Darryl Hopkins and Steve O’Connell in Neptune Theatre’s presentation of Artistic Fraud of Newfoundland’s Between Breaths, on the mainstage to Nov. 10. (Stoo Metz)
Between Breaths is a powerful, poignant, spiritually uplifting story about Newfoundland’s “whale man” that will bring you to tears and leave you in awe.
Within just 75 minutes Newfoundland playwright Robert Chafe tunnels inside a marriage, a work relationship, a devastating illness and a passion to save the lives of the world’s largest, most majestic creatures.
Artistic Fraud of Newfoundland, created in 1995 by Chafe and director Jillian Keiley, is celebrated for a striking, storytelling style fusing simplicity with a dramatic use of sound and light to ignite imaginations.
The company specializes in “choral stage work” as previously seen at Neptune Theatre in Oil and Water and Colony of Unrequited Dreams. Between Breaths starts with six players – three musicians and three actors – sitting around an indented circle the colour of swirling ocean water.
Musicians and singers Brianna Gosse, Steve Maloney and Kevin Woolridge perform haunting melodies by The Once as three actors bring the story of Dr. Jon Lien alive.
Well-known in Newfoundland, Lien was an American-born scientist who left landlocked South Dakota with his bride to study seabirds and teach at Memorial University. Enthralled by the sea and its creatures, he started helping fishermen save whales entrapped in nets – 500 in Newfoundland and through the spread of his methods thousands worldwide.
He died in 2010 and Chafe interviewed his family to craft this robust, multi-layered portrait that starts shortly before Lien’s death and goes back to his first whale rescue in 1978.
Steve O’Connell gives an amazing, award-worthy performance as Lien taking him from a man struggling with mental and physical problems – which is painfully convincing – to the vigorous, driven, stubborn, ethical individual who could persuade fishermen to bring zodiacs right up to the sides of terrified, immobilized whales.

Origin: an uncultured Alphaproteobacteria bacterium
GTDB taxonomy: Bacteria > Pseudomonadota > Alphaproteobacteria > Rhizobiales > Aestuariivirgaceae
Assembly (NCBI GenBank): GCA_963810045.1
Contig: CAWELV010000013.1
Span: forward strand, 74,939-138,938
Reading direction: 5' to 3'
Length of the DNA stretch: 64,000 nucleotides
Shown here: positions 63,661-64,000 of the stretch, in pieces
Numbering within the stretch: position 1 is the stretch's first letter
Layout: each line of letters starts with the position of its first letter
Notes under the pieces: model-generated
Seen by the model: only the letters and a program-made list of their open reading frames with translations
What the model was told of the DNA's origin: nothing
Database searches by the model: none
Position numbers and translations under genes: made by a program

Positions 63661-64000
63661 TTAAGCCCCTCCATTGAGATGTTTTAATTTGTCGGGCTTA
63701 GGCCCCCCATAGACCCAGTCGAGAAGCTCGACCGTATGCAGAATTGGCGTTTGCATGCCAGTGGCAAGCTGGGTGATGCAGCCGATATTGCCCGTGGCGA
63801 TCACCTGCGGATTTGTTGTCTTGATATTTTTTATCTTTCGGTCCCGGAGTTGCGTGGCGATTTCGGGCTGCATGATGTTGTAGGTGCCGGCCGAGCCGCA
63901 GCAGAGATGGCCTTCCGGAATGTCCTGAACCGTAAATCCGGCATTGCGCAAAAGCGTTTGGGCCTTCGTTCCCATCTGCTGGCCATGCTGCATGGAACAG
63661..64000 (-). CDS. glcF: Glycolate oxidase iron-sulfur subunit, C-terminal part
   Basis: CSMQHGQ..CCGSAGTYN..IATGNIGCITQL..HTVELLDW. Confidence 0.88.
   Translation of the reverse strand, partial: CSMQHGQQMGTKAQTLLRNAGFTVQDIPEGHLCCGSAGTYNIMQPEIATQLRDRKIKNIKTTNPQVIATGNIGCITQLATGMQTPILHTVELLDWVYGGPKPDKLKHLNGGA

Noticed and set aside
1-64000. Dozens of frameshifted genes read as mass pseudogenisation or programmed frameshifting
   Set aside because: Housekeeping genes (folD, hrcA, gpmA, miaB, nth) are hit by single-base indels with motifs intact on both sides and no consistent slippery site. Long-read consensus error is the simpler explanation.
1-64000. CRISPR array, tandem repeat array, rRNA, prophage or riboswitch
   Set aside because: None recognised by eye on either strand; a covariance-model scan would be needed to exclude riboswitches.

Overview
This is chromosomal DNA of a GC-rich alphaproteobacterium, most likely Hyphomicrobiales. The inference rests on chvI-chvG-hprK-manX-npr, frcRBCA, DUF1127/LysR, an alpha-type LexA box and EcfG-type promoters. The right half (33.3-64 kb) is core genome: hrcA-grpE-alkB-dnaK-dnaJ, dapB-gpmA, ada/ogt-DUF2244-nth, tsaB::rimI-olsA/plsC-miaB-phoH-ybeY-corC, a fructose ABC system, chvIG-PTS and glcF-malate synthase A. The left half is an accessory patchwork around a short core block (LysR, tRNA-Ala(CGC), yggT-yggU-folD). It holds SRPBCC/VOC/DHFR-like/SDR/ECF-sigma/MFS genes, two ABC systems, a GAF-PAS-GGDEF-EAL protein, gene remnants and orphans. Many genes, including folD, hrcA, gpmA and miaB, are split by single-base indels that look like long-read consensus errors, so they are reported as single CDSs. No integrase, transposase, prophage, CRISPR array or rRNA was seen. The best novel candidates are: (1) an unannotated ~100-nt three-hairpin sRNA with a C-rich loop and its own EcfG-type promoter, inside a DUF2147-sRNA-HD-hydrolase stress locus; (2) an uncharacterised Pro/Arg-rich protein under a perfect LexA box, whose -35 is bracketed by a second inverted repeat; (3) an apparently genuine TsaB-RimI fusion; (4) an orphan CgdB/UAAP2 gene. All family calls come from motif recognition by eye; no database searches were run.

In this show you are in that boat as Lien wrestles his whale free – all this vividly present just with O’Connell bent over a chair moving ropes in a brilliant piece of stagecraft.
Newfoundland actor Berni Stapleton, in her Neptune debut, is strongly present as the sympathetic character of Lien’s loving, frustrated wife, left to tend the couple’s farm in Portugal Cove, and Darryl Hopkins is colourful and compelling as Lien’s cursing, chippy, amiable employee who is a former fisherman.
Characteristically Chafe’s script is poetic and rich in metaphor and meanings with Chafe’s decision to start at the end of Lien’s life when he has become as trapped within his body as the whales are within the nets.
The illness is bewildering and agonizing for both Lien and his wife and might trigger sadness and recognition in anyone who’s experienced this kind of tragic disintegration.
Ultimately Chafe’s themes are freedom, perseverance, integrity, joy and the triumph of the human spirit.
Directed for intensity and passion by Keiley — now artistic director at the National Arts Centre English Theatre — this production features Shawn Kerwin’s set and costume design with a horizontally-hanging, corrugated, crystal circle that amplifies the ghostly underwater beauty of Leigh Ann Vardy’s lighting design with sound design by technical director Brian Kenny and musical direction by Kellie Walsh.
Wednesday, Oct. 30, is Talk Back Night with the show’s creators.